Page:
Left: Horsetail Falls, 2011. Photo: Joe Azure Right: The Firefall. Photo: National Park Service
The window is closing on a yearly glimpse of a natural phenomena at Yosemite National Park, during which the angle of the sun and the flow of water off the park's Horsetail Falls commingle in such a way that the waterfall glows, as if aflame. On the ground, photographers come from all over the world to freeze the image on their cameras, as in the photo above, left.
But for nearly 100 years, from 1872 until 1968, a flow of actual fire descended off the the park's Glacier Point, a vista point some 3,000 feet above the valley floor, as in the photo above, right.
The Firefall, as it was called, was set each night during summer. Park officials would collect Red Fir tree bark and set a large bonfire at Glacier Point each day. At 9pm, park workers would take long-handled rakes and push the embers off the cliff, to create the illusion of a waterfall of fire. This was all done to the delight of park visitors, who would convene in Curry Village in the valley to view the spectacle.
The Bureau of Land Management is getting an earful over its tentative approval of a lease to Alton Coal Development LLC, a group of Florida investors that want to expand an existing coal mining operation into public lands close to Bryce Canyon National Park.
The existing mine, on private land, is about 10 miles from Bryce Canyon National Park, is already disrupting the peace at park, says the National Park Service. The expansion would bring the noise, dust and light created by the mining activity even closer, degrading the park and hurting tourism.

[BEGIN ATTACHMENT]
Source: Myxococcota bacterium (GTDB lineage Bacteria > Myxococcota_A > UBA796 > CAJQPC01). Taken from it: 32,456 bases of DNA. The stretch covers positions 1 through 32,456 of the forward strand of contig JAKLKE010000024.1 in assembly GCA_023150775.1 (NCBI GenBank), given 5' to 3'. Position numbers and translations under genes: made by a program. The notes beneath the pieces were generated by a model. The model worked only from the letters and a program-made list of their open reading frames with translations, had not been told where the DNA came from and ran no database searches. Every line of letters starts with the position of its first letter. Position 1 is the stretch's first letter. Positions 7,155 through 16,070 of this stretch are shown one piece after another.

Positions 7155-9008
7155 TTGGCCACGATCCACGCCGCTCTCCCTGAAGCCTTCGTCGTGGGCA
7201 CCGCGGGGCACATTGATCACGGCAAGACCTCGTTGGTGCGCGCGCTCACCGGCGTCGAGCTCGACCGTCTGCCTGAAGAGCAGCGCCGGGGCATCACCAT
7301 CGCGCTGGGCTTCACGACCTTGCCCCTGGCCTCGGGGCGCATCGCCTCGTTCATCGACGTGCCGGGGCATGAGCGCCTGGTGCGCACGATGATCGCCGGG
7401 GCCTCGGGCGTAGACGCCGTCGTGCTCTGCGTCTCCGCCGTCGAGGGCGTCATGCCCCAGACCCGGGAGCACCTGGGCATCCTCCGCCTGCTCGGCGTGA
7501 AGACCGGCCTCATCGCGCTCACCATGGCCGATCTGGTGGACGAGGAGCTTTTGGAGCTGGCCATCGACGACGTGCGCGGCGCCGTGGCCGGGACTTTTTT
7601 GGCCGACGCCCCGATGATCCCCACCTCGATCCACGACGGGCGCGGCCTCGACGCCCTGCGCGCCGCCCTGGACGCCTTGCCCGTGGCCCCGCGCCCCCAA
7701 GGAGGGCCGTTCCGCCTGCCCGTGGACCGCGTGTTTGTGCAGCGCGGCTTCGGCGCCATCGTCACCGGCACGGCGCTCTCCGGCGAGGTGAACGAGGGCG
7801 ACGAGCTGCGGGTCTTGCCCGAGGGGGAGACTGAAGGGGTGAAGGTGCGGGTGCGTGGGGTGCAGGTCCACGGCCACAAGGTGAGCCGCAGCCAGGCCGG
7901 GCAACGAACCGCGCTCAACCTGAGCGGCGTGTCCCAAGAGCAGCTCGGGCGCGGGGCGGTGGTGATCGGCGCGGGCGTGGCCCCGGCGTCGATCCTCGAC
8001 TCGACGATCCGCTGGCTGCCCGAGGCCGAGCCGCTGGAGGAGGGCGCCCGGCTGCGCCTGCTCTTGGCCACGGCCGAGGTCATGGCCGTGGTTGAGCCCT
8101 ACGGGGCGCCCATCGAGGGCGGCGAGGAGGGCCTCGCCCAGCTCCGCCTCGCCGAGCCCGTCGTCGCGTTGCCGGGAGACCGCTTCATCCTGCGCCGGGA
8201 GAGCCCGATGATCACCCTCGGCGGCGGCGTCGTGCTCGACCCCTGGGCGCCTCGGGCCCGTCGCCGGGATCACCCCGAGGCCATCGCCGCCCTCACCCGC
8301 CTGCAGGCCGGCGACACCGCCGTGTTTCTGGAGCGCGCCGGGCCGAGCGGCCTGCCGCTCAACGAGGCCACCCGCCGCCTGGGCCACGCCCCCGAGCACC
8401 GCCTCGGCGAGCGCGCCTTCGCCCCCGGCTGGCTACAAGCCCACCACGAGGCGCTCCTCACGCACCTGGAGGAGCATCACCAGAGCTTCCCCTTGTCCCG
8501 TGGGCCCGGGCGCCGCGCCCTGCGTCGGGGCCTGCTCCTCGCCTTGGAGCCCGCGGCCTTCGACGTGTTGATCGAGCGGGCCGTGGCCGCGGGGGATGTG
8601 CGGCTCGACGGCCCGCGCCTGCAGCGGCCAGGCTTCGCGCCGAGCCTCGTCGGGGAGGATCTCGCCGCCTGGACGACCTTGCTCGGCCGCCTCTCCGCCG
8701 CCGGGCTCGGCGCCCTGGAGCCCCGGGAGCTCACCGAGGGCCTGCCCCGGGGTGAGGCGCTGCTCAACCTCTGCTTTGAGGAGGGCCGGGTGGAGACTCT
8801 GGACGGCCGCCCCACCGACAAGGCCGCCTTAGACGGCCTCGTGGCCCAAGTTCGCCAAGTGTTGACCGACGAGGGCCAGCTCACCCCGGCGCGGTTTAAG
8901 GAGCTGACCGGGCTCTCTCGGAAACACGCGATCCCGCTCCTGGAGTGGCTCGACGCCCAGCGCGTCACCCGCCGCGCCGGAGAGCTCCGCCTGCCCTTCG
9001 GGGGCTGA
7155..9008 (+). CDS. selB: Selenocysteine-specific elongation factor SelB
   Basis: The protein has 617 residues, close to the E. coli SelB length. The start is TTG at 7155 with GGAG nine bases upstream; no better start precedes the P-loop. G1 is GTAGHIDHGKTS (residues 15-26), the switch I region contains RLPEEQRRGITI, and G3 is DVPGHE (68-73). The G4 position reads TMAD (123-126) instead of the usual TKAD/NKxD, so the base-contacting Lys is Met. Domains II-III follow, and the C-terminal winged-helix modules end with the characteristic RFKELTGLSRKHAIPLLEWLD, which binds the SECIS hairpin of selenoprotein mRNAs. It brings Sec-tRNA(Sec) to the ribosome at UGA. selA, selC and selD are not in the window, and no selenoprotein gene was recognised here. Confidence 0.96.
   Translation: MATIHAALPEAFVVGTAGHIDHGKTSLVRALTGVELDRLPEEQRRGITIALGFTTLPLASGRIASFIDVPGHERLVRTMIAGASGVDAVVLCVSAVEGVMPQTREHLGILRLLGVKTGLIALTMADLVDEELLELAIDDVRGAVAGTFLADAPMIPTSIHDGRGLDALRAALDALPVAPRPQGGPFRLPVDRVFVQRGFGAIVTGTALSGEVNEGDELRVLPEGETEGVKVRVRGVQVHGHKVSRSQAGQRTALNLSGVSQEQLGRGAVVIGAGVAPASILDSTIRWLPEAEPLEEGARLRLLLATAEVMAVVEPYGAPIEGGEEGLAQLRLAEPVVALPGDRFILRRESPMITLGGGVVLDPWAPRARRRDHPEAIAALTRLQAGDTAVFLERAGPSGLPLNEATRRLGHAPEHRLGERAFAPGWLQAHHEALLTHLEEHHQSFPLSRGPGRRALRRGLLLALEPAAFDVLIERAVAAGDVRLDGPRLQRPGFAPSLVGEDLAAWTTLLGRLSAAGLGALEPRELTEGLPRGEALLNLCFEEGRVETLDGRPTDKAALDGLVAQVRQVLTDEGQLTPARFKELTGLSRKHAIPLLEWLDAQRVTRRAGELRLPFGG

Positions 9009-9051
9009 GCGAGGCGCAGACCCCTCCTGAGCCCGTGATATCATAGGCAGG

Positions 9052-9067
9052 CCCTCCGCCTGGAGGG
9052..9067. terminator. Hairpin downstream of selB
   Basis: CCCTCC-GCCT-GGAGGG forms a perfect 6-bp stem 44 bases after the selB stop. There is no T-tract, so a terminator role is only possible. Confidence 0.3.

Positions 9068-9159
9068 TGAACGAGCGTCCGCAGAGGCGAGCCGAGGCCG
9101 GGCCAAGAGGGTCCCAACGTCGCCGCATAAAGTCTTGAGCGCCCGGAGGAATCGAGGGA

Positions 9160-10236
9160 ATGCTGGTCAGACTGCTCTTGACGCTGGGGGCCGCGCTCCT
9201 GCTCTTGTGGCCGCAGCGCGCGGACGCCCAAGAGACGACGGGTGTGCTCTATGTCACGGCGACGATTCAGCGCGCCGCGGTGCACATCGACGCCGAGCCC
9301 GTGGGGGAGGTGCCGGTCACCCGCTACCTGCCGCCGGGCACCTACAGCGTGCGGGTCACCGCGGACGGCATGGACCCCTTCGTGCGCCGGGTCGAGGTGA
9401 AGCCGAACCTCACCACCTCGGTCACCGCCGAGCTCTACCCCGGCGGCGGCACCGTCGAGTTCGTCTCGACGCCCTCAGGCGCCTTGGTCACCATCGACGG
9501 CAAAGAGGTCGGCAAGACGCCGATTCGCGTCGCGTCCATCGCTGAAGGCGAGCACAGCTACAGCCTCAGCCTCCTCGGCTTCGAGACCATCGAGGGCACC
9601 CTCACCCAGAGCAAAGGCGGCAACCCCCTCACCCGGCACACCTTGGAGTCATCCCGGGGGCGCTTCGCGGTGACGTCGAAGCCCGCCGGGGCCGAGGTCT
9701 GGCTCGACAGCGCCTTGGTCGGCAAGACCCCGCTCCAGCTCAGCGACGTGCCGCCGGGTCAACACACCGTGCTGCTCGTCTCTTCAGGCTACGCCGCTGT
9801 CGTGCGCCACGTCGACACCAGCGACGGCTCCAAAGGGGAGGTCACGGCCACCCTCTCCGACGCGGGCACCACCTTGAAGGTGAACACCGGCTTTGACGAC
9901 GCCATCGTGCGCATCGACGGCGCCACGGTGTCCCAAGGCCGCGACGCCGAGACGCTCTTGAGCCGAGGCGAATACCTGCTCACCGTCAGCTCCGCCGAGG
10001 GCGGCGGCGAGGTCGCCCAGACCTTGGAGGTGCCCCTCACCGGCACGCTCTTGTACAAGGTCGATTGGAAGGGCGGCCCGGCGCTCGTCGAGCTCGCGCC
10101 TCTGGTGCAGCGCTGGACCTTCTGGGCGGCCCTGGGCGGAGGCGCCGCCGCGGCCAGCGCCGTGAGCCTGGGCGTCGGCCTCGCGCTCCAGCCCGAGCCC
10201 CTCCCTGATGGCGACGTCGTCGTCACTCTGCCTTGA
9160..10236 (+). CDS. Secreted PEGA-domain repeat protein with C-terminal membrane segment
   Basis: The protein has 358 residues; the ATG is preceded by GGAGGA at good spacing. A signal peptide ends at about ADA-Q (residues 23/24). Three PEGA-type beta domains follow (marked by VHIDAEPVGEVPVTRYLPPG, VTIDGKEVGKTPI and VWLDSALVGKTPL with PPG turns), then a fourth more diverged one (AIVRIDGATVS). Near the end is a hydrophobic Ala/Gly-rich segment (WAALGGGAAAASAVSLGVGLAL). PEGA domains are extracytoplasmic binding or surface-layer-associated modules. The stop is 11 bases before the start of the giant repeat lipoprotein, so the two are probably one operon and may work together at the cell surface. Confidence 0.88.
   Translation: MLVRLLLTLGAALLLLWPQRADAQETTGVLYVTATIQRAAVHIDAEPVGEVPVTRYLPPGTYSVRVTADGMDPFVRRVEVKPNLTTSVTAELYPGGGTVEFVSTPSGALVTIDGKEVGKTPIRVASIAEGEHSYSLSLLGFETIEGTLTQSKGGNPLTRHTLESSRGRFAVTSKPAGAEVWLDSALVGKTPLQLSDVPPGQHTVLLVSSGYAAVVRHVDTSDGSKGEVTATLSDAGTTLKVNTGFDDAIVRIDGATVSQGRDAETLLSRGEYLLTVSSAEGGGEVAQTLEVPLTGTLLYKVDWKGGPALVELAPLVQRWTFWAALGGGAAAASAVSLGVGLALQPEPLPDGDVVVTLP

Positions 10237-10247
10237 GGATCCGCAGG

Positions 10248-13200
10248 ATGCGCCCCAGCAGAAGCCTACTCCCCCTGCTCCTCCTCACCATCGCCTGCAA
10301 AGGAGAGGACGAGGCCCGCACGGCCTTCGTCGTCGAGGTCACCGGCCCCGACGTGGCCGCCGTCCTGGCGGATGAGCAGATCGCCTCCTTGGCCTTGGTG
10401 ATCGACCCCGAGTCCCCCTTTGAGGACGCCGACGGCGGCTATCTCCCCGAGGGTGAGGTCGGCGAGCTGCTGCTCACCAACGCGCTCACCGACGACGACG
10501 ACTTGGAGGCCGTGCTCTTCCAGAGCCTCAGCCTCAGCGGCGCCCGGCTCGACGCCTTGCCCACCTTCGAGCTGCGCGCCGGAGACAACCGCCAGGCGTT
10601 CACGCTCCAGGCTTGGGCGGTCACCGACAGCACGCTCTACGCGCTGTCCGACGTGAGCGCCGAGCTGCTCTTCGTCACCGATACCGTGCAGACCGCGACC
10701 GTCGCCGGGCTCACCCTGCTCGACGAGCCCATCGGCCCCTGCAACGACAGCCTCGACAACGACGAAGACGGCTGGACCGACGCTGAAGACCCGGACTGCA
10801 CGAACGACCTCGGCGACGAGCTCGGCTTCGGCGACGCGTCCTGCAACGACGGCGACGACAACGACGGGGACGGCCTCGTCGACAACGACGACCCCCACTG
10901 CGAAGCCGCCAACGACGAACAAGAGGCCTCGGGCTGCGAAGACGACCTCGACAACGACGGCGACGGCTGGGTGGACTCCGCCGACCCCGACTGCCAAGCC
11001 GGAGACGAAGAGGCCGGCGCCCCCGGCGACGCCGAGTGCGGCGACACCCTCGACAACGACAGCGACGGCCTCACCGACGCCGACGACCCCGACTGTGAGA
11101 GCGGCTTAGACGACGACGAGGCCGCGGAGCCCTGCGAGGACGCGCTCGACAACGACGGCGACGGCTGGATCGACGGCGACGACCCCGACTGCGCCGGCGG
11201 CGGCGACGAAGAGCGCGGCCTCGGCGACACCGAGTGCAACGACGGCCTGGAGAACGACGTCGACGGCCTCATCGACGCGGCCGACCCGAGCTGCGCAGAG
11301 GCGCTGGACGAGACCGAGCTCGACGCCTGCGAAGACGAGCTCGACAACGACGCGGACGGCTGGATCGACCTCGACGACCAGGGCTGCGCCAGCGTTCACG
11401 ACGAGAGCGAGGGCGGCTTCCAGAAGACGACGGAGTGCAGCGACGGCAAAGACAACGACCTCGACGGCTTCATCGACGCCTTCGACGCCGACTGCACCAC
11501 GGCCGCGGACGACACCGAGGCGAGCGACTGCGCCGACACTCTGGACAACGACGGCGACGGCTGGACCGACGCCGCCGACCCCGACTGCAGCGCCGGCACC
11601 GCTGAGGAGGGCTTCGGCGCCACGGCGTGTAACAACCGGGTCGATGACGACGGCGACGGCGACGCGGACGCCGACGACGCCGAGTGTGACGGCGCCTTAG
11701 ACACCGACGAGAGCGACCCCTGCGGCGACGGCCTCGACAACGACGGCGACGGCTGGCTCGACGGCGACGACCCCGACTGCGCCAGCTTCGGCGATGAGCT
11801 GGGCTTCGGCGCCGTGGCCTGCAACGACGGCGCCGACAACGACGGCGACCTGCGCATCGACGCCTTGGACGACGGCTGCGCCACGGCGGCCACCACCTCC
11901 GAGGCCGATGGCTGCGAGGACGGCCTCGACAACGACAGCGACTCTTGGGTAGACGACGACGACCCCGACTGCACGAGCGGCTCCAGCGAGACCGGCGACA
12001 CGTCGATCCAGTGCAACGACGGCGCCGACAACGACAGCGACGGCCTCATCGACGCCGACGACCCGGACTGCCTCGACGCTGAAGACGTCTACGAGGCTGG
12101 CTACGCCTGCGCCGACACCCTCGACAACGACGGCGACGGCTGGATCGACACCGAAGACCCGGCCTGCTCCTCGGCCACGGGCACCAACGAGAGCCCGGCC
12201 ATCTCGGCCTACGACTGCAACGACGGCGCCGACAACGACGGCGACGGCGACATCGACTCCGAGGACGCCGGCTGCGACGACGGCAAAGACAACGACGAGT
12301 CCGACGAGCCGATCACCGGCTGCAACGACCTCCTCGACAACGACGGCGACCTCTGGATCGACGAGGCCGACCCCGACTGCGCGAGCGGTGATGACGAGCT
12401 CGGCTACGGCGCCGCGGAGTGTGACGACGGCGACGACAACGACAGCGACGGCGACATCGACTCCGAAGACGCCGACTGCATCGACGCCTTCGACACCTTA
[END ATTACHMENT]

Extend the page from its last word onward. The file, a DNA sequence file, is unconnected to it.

Joining the NPS in its objection to the expansion is the U.S. Fish and Wildlife agency, which says the expansion would harm, or even wipe out, the southern populations of the greater sage grouse, a bird that has already found itself in the midst of a long battle between conservationists, ranchers, and energy developers in other parts of the West.
If you know someone who thinks eating backcountry ramen with a fork seems culturally inauthentic, yet does not have the patience to finesse campsite mac and cheese from a bowl to mouth with chopsticks, GSI has the ultimate utensil for them. The titanium Kung Foon combines the elegance of chopsticks with the practicality of a spork.
Let's cut to the chase. Here are a few of the most eye-catching new survival tools we saw at the Outdoor Retailer Show in Salt Lake City.
Wenger Hypex Jewelry: Having a multitool on hand at all times is ideal. But with airline restrictions and general paranoia about people carrying a knife, it’s not always practical. Plus a multitool can feel like a rock in your pocket, and look geeky on your belt. Now, you can always have your most used tools on hard with Wenger’s Hypex Jewelry. Wenger, bast know for its Swiss Army Knife, now makes practical pendants for mountain men that look like art. One is a screwdriver, anther a metric wrench, and yet another a corkscrew. (Wenger’s take on what tools you need in an emergency is broad).
“Rather than offering jewelry with a novelty use or survival gear that looked pretty, we bridged the two,” said Alex Reed, CEO of Axel Productions, official Licensee of Wenger.